A steady stream of horrific headlines about institutional cover-ups of child sexual abuse prompted Australian governments to finally act. Inquiries in Victoria and NSW were first established, before former Prime Minister, Julia Gillard announced a Royal Commission into the Institutional Responses to Child Sexual Abuse (“Child Abuse Royal Commission”) in 2012.
“There have been too many revelations of adults who have averted their eyes from this evil,” Ms Gillard said when announcing the Child Abuse Royal Commission.
Chaired by Justice Peter McClellan, the Royal Commission into Child Abuse was charged with investigating how institutions such as churches, schools and children’s homes have handled allegations of child abuse and what needs to be done to protect children from abuse in the future.
“A Royal Commission is the highest level of inquiry in Australia. The current Royal Commission is Australia’s 130th such investigation since Federation. While a Royal Commission does not have the power to prosecute offenders, it can refer cases to the police in each state and territory”
The Child Abuse Royal Commission provided a safe and supportive environment for abuse survivors to tell their stories. For some survivors, it was the first time that their story has been believed.
Survivors told their stories in confidential private sessions. These were informal sessions where survivors talked about their experiences one-on-one with a commissioner.
“The Royal Commission was originally expected to wrap up at the end of 2015, but the Federal Government granted an extension and its final report is now due in December 2017.”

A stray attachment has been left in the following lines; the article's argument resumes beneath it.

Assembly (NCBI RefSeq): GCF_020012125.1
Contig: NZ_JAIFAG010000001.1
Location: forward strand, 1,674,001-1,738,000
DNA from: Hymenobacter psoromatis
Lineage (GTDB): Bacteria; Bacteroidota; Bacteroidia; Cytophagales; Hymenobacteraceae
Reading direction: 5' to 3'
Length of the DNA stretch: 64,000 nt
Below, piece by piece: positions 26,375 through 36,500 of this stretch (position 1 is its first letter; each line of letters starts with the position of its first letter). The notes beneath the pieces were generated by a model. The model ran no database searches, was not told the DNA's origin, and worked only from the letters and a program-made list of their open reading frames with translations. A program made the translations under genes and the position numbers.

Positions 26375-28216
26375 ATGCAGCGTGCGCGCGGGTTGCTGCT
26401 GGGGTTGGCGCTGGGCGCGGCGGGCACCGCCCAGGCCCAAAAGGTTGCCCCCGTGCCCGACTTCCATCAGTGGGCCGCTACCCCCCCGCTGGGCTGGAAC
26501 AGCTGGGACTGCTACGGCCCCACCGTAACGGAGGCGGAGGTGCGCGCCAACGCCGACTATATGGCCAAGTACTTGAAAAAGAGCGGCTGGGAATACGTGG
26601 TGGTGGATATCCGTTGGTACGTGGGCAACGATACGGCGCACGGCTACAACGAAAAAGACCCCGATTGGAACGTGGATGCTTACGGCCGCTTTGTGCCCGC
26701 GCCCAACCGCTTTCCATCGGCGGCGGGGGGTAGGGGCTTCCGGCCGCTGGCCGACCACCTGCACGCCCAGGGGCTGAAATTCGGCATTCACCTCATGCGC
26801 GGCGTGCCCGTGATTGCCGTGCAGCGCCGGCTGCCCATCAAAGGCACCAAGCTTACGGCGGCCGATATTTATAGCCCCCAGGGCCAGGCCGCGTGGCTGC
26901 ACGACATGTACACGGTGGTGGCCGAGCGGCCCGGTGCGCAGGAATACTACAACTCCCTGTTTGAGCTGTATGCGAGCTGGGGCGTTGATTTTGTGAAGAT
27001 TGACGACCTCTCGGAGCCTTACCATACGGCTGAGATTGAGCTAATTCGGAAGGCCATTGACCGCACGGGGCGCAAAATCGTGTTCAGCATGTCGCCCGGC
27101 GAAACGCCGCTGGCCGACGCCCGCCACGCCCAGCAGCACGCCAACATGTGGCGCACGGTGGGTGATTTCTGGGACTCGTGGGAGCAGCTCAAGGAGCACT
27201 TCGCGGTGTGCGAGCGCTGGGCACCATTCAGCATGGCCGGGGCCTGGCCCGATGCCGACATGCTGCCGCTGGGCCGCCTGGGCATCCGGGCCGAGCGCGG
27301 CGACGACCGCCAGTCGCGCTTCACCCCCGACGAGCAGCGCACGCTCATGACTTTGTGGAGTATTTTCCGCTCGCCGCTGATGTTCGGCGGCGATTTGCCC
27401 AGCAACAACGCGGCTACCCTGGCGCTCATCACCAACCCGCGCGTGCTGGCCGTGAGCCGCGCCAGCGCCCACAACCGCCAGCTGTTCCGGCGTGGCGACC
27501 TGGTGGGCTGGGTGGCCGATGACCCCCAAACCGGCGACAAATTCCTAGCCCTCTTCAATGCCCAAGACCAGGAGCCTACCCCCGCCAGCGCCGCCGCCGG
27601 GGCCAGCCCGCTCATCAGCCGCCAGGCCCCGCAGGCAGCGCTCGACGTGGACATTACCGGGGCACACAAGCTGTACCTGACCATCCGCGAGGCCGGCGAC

Giving evidence at the Royal Commission is not as intimidating as you might expect, and it can often mark a turning point in the lives of survivors. The Royal Commission is not a court and can be very flexible in accommodating your specific needs.
Thousands of child abuse survivors and their friends and family contacted the Royal Commission.
As of 15 December 2017, the Royal Commission Child Abuse inquiry had:
● Handled 41,770 phone calls
● Received 25,774 letters and emails
● Held 8,013 private sessions
● Referred 2,559 cases to authorities (including police)
While the Royal Commission has no power over paying compensation, the Commission modelling indicates around 60,000 survivors would be eligible for a claim under a national redress scheme. It has been estimated that about 100,000 child abuse victims may be eligible for child abuse compensation in the wake of the Royal Commission.
In 2015, the Royal Commission outlined its vision for a national redress scheme to ensure a fair and equitable approach to compensating abuse survivors.
Were you abused by the clergy or an institution as a child? Kelso Lawyers would encourage anyone who was abused by the clergy or an institution to get in touch with our team today.